Following the weather is beginning to feel like revisiting the Biblical plagues. Tornadoes rip through Missouri, Alabama, Mississippi, Oklahoma — even Massachusetts. A million acres burn in Texas wildfires. The Army Corps of Engineers floods 135,000 acres of farmland and three million acres of bayou country to save Memphis and New Orleans. Earlier in the past year, a 2,000-mile storm dumped near-record snow from Texas to Maine, a fifth of Pakistan flooded, fires made Moscow’s air nearly unbreathable, and drought devastated China’s wheat crop. You’d think we’d suspect something’s grievously wrong.
But media coverage rarely connects the unfolding cataclysms with the global climate change that fuels them. We can’t guarantee that any specific disaster is caused by our warming atmosphere. The links are delayed and diffuse. But considered together, the escalating floods, droughts, tornadoes, and hurricanes fit all the predicted models. So do the extreme snowfalls and ice storms, as our heated atmosphere carries more water vapor. So why deem them isolated acts of God — instead of urgent warnings to change our course?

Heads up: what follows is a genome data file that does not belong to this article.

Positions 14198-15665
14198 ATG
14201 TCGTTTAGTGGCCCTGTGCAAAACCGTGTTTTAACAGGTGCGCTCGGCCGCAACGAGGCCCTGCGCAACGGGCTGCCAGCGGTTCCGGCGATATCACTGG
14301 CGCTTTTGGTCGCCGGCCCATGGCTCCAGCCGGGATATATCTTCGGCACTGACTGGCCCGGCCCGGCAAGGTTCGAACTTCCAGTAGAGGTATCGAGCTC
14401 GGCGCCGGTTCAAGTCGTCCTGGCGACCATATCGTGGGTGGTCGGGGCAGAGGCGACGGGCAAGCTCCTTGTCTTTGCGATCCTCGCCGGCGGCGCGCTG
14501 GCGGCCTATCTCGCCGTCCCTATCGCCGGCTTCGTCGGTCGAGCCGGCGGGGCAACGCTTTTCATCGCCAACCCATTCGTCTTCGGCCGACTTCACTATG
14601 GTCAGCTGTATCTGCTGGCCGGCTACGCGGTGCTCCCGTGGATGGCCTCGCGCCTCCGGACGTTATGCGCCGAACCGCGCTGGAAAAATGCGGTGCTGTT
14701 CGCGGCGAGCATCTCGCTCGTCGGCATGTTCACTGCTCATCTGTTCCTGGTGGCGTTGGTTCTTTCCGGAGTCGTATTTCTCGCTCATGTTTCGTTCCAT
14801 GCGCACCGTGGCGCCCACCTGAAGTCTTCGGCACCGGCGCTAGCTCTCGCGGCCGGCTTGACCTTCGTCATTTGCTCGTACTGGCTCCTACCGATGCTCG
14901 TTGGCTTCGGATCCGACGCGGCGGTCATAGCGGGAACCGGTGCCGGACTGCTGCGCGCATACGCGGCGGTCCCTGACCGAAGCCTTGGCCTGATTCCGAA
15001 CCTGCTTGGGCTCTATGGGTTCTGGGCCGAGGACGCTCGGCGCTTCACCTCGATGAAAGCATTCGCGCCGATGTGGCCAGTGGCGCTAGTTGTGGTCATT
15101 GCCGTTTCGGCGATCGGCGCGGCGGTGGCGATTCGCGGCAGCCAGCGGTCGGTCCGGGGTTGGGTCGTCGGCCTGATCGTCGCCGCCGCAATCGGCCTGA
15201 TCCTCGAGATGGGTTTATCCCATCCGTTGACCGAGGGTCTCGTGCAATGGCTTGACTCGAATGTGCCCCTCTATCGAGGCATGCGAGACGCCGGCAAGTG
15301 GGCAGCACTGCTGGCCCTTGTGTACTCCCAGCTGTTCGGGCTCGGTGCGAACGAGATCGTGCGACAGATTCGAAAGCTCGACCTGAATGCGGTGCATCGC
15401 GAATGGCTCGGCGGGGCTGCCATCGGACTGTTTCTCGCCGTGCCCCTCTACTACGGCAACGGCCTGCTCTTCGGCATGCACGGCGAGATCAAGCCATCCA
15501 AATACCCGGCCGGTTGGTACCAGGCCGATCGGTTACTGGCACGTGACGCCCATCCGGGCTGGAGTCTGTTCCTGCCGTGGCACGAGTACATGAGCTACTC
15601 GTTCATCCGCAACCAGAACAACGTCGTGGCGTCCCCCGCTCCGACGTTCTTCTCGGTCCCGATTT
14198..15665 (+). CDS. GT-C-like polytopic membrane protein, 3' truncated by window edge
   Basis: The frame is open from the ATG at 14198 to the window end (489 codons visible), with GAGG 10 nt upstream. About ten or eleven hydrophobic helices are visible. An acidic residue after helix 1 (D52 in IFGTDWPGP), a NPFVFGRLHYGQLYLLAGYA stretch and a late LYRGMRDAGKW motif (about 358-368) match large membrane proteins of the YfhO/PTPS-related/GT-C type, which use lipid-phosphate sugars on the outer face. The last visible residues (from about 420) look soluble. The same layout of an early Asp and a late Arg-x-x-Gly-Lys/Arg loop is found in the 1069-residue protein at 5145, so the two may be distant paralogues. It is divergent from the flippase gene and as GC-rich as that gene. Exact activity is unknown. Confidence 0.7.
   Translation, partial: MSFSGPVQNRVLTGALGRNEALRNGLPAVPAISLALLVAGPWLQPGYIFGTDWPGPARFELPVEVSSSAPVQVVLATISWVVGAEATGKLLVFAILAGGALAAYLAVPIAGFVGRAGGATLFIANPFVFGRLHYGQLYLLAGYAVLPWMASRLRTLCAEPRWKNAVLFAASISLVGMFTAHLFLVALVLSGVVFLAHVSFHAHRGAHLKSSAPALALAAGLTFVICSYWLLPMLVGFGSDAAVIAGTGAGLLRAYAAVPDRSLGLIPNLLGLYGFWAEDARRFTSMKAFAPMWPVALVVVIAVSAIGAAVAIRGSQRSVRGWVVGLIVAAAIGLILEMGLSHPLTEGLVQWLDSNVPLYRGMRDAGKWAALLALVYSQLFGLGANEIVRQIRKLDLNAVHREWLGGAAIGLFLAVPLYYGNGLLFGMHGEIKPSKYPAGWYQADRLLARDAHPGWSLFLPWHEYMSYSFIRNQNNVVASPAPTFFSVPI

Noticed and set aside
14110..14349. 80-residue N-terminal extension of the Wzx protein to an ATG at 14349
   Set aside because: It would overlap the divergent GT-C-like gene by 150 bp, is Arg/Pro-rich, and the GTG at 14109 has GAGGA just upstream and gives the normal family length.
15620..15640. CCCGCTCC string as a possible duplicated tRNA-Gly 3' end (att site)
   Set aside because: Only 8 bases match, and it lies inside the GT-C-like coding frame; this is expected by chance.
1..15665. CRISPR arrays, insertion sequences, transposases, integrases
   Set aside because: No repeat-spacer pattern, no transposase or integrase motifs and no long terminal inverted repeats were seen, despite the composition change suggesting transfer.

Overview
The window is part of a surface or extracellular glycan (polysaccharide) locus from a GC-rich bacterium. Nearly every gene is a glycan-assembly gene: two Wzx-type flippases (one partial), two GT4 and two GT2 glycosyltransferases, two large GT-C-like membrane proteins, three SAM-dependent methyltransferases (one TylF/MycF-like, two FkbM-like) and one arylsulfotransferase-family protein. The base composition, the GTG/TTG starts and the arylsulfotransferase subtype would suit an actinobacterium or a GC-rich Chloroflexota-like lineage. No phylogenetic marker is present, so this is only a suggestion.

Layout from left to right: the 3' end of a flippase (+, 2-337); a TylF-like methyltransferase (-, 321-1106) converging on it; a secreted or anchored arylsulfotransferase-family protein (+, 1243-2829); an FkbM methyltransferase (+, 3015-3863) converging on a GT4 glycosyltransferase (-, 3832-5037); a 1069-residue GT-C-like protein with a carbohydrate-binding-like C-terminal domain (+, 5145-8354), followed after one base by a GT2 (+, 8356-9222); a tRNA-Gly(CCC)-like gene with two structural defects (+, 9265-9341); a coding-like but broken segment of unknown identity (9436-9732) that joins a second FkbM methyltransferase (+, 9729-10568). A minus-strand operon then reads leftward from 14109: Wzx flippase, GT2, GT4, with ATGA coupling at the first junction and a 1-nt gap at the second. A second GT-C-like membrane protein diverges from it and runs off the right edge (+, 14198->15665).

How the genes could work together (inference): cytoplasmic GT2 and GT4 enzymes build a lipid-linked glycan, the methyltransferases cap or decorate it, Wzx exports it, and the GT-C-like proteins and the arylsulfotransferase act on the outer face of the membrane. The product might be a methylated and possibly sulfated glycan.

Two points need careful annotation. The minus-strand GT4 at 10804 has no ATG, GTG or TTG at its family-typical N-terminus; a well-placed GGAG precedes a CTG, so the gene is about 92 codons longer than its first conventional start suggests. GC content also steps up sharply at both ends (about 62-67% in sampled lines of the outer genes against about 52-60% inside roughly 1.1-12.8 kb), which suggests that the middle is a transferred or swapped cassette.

Scientists are more certain than ever, from the National Academy of Science and its counterparts in every other country to such “radical groups” as the American Chemical Society and American Statistical Society. But the media has buried their voices, giving near-equal “point/counterpoint” credence to a handful of deniers promoted by Exxon, the coal companies and the Koch brothers. Fox News’s managing editor even prohibited any reporting on global climate change that didn’t immediately then question the overwhelming scientific consensus. The escalating disasters dominate the news, but stripped of context. We’re given no perspective to reflect on their likely root causes.